There are plenty of wonderfully emotive songs out there which perfectly capture a feeling, like joy, or love, or heartbreak, and lots of tracks that evoke a certain point in time, expressing the mood of certain seasons or reminiscent of past decades. But one less heard and underappreciated facets of songwriting that holds a place in my heart is the kind of song that manages to embody the spirit and character of a certain place. Music that echoes the symphony of nature, lyrics that can vividly describe a stunning vista, songs which offer an escape by whisking you away someplace else. The latest single from The Greatest Endangered Thing is perhaps the finest example I’ve heard all year. Paired beautifully with some stunning cinematography from filmmaker Brett Chapman, ‘Bramble Lane’ plays as an evocative love letter to the Peak District. There’s a haunting mystique that conjures up the feel of misty moorlands and dark gnarled woods; ancient and unchanging like something from a long forgotten legend. Yet there’s also an air of romanticism that calls to mind the morning sun rising over heather-clad hills, that evokes birdsong and bright clear skies, and brings with it that same sense of freedom and sanctuary that comes with being off the beaten path.
Often, despite our best intentions, life just gets in the way of the things we care about. We get so caught up in the day to day that we end up losing touch with people we hold dear, we get so wrapped up in hectic schedules that we don’t find the time to say what we’re really feeling. But then there are those rare occasions where we’re lucky enough to meet someone that inspires the opposite. A love so strong that you reach a point where the rest of the world is of no consequence, so long as you have each other. It doesn’t matter what anyone says or does to come between you, nor will you let any complication or expectations stand in the way. With a love like that you’d let the whole world fall to rust and ruin just for a few stolen moments together under the starlight. Such a tale of love and sacrifice lies at the heart of the latest single from Belwood favourite Ren Lawton. The first single from his upcoming debut album, the touching folk balladry of ‘Love By Night‘ speaks of a love that wins out against all the odds and in spite of all opposition, and offers a welcome reminder that beautiful things can still bloom in adversity.
I remember once reading a great quote that said that we fall in love the same way we fall asleep – slowly, and then all at once. Both offer a tantalising tingle of what’s to come as they gradually wear down your defences, but at some point, without you even realising it, the dam breaks and it all just washes over you and sweeps you away. Belwood favourite Natalie Shay returns to capture the feeling of the moment when butterflies become a tidal wave with her euphoric new single. ‘New Wave’ describes the sensation of those bubbling emotions that you’ve been questioning so long suddenly all making sense, and the excitement of starting a new chapter. When you put your doubts and fears aside and open your heart to someone new, and open you mind to imagine what this new love has in store. Fittingly this latest single is perhaps her most vibrant and effervescent offering yet, with Natalie having refined and perfected her uplifting 80s aesthetic. The synths shimmer brighter than ever, the captivating chorus is one of her most infectious yet, and its joyous groove will have you jumping up to dance in no time flat. This dazzling single skips the slow part of falling in love, and instead you’re caught in the rush right from the first listen.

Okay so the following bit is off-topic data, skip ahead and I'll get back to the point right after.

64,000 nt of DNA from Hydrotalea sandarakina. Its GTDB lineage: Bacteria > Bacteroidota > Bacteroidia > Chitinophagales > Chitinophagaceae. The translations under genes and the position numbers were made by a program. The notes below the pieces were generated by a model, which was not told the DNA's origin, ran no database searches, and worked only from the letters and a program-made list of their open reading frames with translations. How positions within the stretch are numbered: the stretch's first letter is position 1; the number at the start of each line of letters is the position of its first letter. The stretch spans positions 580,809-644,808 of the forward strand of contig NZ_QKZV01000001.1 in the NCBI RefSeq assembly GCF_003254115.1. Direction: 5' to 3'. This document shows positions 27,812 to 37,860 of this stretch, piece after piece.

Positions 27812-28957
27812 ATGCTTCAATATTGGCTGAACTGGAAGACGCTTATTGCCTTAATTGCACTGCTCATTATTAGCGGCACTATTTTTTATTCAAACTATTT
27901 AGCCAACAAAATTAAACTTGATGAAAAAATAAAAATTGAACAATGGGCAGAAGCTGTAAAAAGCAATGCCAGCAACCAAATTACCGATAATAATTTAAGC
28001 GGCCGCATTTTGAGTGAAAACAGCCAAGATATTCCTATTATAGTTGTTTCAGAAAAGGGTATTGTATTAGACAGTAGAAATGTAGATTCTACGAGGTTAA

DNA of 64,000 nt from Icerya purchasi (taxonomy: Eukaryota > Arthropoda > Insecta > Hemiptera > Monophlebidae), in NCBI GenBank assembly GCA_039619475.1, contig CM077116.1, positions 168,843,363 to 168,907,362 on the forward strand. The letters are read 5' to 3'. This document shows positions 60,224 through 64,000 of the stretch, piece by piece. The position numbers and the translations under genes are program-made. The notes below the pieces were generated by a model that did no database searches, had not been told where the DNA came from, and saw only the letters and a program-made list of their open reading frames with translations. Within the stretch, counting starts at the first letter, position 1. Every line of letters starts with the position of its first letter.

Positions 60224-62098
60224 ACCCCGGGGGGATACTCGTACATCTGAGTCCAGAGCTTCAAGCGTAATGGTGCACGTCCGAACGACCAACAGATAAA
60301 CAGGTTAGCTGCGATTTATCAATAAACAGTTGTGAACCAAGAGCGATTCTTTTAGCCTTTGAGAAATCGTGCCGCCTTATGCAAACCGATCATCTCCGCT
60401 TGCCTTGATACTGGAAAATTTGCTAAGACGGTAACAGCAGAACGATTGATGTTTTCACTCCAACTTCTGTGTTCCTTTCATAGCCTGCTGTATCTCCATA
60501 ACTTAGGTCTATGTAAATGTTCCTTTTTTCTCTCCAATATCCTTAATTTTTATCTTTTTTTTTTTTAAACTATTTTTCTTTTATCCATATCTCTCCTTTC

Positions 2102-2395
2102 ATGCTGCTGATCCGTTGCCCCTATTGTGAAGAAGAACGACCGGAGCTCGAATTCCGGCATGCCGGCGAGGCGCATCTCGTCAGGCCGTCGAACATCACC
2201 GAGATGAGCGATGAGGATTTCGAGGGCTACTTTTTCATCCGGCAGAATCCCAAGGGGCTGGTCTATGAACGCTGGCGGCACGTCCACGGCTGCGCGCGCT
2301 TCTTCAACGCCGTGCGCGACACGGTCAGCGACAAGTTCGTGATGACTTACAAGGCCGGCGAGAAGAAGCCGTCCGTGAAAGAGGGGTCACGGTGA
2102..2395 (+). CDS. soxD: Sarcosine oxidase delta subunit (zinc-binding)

“Tapping on the glass, like animals in a cage, we put ourselves in here, to find ourselves again“. If there’s a hunger in your heart for imaginative, environmentally-conscious epics, then there’s no better artist to sate your yearning than Belwood favourite Megan Dixon Hood. While she previously tackled the topic of our role in a rapidly changing world on her stunning single ‘The Wishing Tree‘ as seen through a fantastical lens, sometimes fact is stranger than fiction. Her latest single ‘Third Lung‘ draws inspiration from the Biosphere 2 experiment, in which scientists tried to create and live within an artificial ecosystem as practice for maintaining life in space, but which ultimately failed due to a lack of oxygen. Much like many of us discovered through the course of lockdown, it shows how we take the delicate balance of the world around us for granted. How we’re a part of a grand and complex system whether we realise it or not, and the Earth in turn is a part of who we are and what keeps us going. Meanwhile the hubris of thinking you can create a new world without fully respecting and understanding the one we have now has harrowing parallels for our current approach to the changing climate. Creating a grand vibrant ecosystem all of her own, letting you discover something new with each listen, it’s exactly what we’ve come to expect from Megan Dixon Hood: soaring, poignant, downright danceable and an absolute delight.